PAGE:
Date:June 12th, 2007 11:30 am (UTC)
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Murder is a local crime.

Huh? I think we are using the term 'local' very differently. Murder is a crime pretty much everywhere. There doesn't need to be different statutes for murder in each local government.
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From:drewkitty
Date:June 12th, 2007 03:34 pm (UTC)
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I teach the fundamentals of criminal law at work.

Whether or not "there should be" a national or Federal statute for murder is a debatable question. I think it's a horrible idea, personally, but don't have time to get into it here.

That in the United States, the killing of a human being is a matter that rests under each state's jurisdiction (except in unusual circumstances such as the murder of a Federal employee or a violation of civil rights) is a matter of fact and not up for debate.

Be aware that not only does each state make its own laws, but then the state courts apply very different views of these laws through case law and appellate decisions.

A lawful act of self defense in Texas is murder in California.

I will add that I like the framework laid out in Roe v. Wade because it's workable.

Federal pre-emption on two points, very roughly so: states may not outlaw abortion in the 1st trimester; states may not permit abortion in the 3rd trimester.

After that, it's up to each state to fight out the details.

Perhaps I'd like to see similar limited Federal pre-emption on individual rights issues, BUT ONLY individual rights issues. Free speech, voting, and firearms law cries out for a similar loose framework, within which an individual state can be permissive or restrictive, but not outside certain reasonable bounds.

If you're comfortable with Roe v. Wade, and you're not comfortable with the last paragraph, THINK ABOUT IT.


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From:(Anonymous)
Date:June 12th, 2007 10:24 am (UTC)

local crime

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I would MUCH rather see local officials with the authority over all crime, versus the Feds. You know, it is a hell of alot easier to change a local law, and costs a lot less, than it is to change a national one.

That is why everyone should support the decentralization / state's rights arguments.
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From:other
Date:June 12th, 2007 11:23 am (UTC)

Re: local crime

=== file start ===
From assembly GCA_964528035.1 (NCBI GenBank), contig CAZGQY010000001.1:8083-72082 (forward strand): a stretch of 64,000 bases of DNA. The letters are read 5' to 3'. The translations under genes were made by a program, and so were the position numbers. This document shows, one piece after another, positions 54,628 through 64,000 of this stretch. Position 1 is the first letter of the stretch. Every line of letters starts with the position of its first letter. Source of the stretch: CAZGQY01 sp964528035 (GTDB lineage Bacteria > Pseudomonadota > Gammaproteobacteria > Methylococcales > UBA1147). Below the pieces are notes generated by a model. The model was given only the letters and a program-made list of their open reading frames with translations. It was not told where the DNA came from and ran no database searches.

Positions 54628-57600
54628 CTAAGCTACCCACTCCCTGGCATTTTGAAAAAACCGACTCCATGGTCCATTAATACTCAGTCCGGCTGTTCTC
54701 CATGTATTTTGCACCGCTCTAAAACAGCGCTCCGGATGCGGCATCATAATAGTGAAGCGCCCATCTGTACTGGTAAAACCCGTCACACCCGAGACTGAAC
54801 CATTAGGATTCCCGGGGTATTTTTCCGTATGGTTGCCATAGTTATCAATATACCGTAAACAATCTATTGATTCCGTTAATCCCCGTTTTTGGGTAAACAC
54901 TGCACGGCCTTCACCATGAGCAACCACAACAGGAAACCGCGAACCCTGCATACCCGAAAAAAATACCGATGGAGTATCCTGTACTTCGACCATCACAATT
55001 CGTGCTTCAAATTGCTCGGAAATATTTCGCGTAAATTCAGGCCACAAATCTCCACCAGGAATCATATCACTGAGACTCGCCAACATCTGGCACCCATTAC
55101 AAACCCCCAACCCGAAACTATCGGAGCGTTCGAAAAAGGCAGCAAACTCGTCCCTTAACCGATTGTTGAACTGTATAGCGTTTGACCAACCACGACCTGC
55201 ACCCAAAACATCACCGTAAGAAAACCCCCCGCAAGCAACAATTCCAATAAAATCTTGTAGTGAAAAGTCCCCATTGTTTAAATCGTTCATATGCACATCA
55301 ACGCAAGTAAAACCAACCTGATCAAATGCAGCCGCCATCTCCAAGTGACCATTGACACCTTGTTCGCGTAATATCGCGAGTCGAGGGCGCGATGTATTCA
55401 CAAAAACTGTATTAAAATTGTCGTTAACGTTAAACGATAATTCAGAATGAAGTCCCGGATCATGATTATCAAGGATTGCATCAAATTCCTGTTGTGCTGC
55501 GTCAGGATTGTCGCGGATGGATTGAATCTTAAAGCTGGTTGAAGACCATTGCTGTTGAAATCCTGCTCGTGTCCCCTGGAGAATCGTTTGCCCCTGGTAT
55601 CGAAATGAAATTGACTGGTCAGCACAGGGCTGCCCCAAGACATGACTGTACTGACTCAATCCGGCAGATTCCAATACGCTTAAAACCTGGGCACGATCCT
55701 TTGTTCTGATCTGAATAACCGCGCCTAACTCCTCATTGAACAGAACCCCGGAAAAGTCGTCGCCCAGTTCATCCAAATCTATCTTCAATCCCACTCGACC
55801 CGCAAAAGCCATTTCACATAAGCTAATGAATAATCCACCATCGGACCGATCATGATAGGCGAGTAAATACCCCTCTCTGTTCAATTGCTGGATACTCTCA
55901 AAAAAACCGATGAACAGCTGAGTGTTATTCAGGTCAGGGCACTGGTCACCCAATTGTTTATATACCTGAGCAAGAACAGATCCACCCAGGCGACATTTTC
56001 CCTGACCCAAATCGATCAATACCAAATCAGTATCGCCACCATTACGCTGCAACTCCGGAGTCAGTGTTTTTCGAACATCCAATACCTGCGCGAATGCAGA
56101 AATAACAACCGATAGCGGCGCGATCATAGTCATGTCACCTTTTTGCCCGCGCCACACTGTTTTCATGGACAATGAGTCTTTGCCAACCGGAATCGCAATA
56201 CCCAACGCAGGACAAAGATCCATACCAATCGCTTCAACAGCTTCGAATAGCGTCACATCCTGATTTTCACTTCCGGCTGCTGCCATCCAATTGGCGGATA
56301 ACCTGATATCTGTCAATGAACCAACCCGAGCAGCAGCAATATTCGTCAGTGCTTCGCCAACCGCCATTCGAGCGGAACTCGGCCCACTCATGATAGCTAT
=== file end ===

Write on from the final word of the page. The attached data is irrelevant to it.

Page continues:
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Well, I do think most rules and regulations should be local/decentralized. However, indictable offences are a different matter. Those should be federal, very very minimal, and where the local government can repel parts of the criminal code. (Repelling articles locally should be much easier compared to rewriting laws federally.)

The reason can be seen in Paul's quote. There is a tendency to try to create things such as a "pro-life culture" or otherwise use criminal law to propagate a social agenda. Indictable offences should be seen in a different way and should be restricted to a minimal (repealable) code.

I fear that decentralizing indictable criminal law (esp. in anarcho-capitalism) would just create a large set of crimes, setting things people do not like into criminal indictable offenses. There needs to be a sharp distinction between criminal statutes and regulatory rules.

This way of thinking is much closer to the way the Canadian Criminal Code is set up. I've found that it's a completely foreign way of thinking when I talk to American lawyers about it, but it's a common idea up here.
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From:mindwalker
Date:June 12th, 2007 01:28 am (UTC)
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I disagree with Ron Paul on abortion and one or two other items, but I'd much rather support a candidate with whom I'm 98% in sync with than one who favors my viewpoint 2% of the time and opposes it 98% of the time (Giuliani and others come to mind). But it's difficult to get the liberal women in my family to see past the abortion position. If I were them, I might weigh the issue more heavily, too.
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From:crasch
Date:June 12th, 2007 01:32 am (UTC)
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Agreed.
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From:(Anonymous)
Date:May 14th, 2009 02:04 pm (UTC)

taking a minor across state lines

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I know this is an old topic, but I just found it.

I thought the one thing the federal govt was allowed to day was regulate interstate commerce? I think taking a minor across state lines to murder her baby is such an offense.

As such, Ron Paul lost my vote on that one. I realy wanted to vote for him, but couldn't bc I didn't see him as pro-life.
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From:(Anonymous)
Date:May 17th, 2010 02:06 pm (UTC)

abortion

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whenever you have a million people on one side of an issue and a million people on the other side of an issue, who is right and who is wrong?
the tougher the issue the more local it should remain-if you don`t like the abortion laws or any laws in your state, you are free to move to a state/community where people share your beliefs-if the laws are federal then where can you go to live with like/minded people?
and this isn`t about traveling across state lines to get an abortion, this about living in a state where you agree with the state`s laws-
ron is correct in that the abortion issue should be as local as possible